Criminological Theory: “Code of the Streets”

Introduction:

Elijah Anderson argues in his book of “Codes of the Streets” that most of the youths act inconsistently to the cultures of the streets where they operate. Street culture or “code” prescribe deviants behaviors such as violence reactions towards impersonal attacks and also portray a lack of respect for other people around. Anderson explanations on his book are commendable because he tried to articulate a lot of issues that relates crime within adolescents (Elijah Anderson, 1999). His work is a seminal piece the study of cultural criminology because street oriented cultural deeds have connections criminal offending. Therefore, this article will some of the predictors of crime among the adolescents and outlay some of the theories that explain these predictors. Finally, policies will be put in place to prevent the miseries of criminal acts.

Predictors of Crime or Delinquent Behavior.

It is important to understand the possible cause of crimes to control its re-occurrences. Some factors have been identified as the predictors of crime or delinquency. Five of the factors that are the predictors include; individual factors, family factors, school factors, peer-related factors and community or neighborhood factors.

Individual factors; some of the factors that cause crime are unique to a person because they are features that are only relating a single person at a time. However, the factors always universal in that people experience them at some point in their lives. For instance, an individual’s medical and factors like pregnancy and delivery in women could cause some complications that could result from the trauma that are is mostly predictive of violence. Another factor like low resting heart rate is also another predictor that usually causes fearless temperament that predisposes someone to aggression and violence. Individual factors are factors that are beyond the control of the person who suffers from them. They are factors that happen through natural means. For example, when an individual is either too tall or too short, they have nothing to do to control their situation even if that could be the possible cause source of the feeling of inferiority that could later cause aggression that turns in violent delinquency.

Family factors; some family traits are hereditary in nature; therefore, it has been proved that at some point, parental criminality can be passed from a parent to the offspring. Therefore, whatever goes on within the families is of great impact on the lives of the kids that are being nurtured as new members of culture. Even if it means to punish the children, the parent should do it with limitation as children brought up by either criminal fathers are more likely to commit some sought of violent acts than the ones with noncriminal parents. Another factor that is family related is child maltreatment. Child maltreatment could be physical abuse, neglect, and even sexual assault. Most children turn violent later in life in case they were either physical abused or neglected. Therefore, some of the miseries that parent subject children to when they are still young could be a huge impact in their entire life. These reactions by the children of turning violent later in life after going through the same violence at their younger age is always a way of showing frustration that they were gone through in trying to accept themselves.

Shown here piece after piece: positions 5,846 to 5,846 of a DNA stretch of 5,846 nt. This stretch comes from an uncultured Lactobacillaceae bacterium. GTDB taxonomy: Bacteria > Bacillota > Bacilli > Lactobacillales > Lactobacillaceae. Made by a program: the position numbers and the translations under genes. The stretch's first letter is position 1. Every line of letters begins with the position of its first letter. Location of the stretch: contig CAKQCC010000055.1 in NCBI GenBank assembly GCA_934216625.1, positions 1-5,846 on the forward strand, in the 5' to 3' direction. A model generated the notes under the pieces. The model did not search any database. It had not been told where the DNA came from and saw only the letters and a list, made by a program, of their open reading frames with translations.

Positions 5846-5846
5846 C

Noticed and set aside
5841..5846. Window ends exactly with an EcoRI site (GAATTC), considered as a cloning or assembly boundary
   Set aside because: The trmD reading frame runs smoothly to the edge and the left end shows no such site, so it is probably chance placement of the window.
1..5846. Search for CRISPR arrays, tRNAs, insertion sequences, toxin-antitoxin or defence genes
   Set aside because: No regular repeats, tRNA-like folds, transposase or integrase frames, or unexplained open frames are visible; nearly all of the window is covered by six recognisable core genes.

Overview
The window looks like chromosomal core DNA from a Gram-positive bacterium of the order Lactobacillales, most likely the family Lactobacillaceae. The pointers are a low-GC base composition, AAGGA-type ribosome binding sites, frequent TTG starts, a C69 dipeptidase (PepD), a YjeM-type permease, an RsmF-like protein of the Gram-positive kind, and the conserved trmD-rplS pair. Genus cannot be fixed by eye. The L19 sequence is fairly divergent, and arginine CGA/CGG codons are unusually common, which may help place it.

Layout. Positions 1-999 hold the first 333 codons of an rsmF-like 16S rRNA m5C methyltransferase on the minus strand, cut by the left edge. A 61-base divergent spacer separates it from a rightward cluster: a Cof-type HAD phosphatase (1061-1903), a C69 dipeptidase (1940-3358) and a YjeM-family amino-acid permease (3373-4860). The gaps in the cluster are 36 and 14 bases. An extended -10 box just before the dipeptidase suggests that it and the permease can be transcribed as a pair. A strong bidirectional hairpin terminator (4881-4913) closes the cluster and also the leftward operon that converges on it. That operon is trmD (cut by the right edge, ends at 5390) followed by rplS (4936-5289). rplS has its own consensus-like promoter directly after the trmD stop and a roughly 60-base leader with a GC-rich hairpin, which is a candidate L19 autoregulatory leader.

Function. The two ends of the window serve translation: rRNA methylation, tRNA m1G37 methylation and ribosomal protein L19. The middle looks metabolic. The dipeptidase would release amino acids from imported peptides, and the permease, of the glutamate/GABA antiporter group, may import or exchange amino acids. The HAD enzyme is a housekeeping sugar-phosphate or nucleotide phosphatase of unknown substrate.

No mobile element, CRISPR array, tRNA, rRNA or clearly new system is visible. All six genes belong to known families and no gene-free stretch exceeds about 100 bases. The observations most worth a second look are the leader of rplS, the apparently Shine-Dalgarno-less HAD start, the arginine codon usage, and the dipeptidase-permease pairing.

School Factors; there are some aspects that are school related that have some impacts on the behaviorism of the school going youths and kids. School related factors could be academic performances, dropping out of school, truancy and having low interest in education can be possible causes of criminal and violent acts. Poor academic performances always have a possible indication of a later delinquency in life. The relationship that exists between poor performances in schools and later forms of delinquency is believed to be stronger in females than in males. Another factor that is a possible predictor of crime in schools is low or lack of bonding to school. Therefore, bonding to schools would be a good protective measure against crime as those students with the high level of bonding are mostly free from criminal acts.

Peer-Related Factors; one of the peer-related factors that are a predictor of crime is the issue of growing and associating with delinquent siblings. Therefore, the relation between delinquent siblings and the likeliness of being convicted of violence later in life seems to be higher than those children that grew up with non-delinquent siblings. Antisocial siblings could have a stronger negative influence on the behavior of their younger siblings that could be observing and imitating their actions. However, an individual could be having non-delinquent siblings but still relate with criminal peers mostly at the adolescents’ stage. Therefore, when a person at the adolescent stage is delinquent, and his peers disapprove his or her delinquency, could end up transforming and abandoning the criminal acts and that who associates with delinquent peers would also indulge in crimes even when he did not grow up with delinquent siblings. Peers can expect either of positive or negative effects. When an individual joins a wrong peer who is violent, he will also become violent when he decides to maintain the peers and also when someone who is already violent could join a peer that does not approve his character. He will be forced to maintain the peers and reform or move away from them for him to continue with his delinquency acts.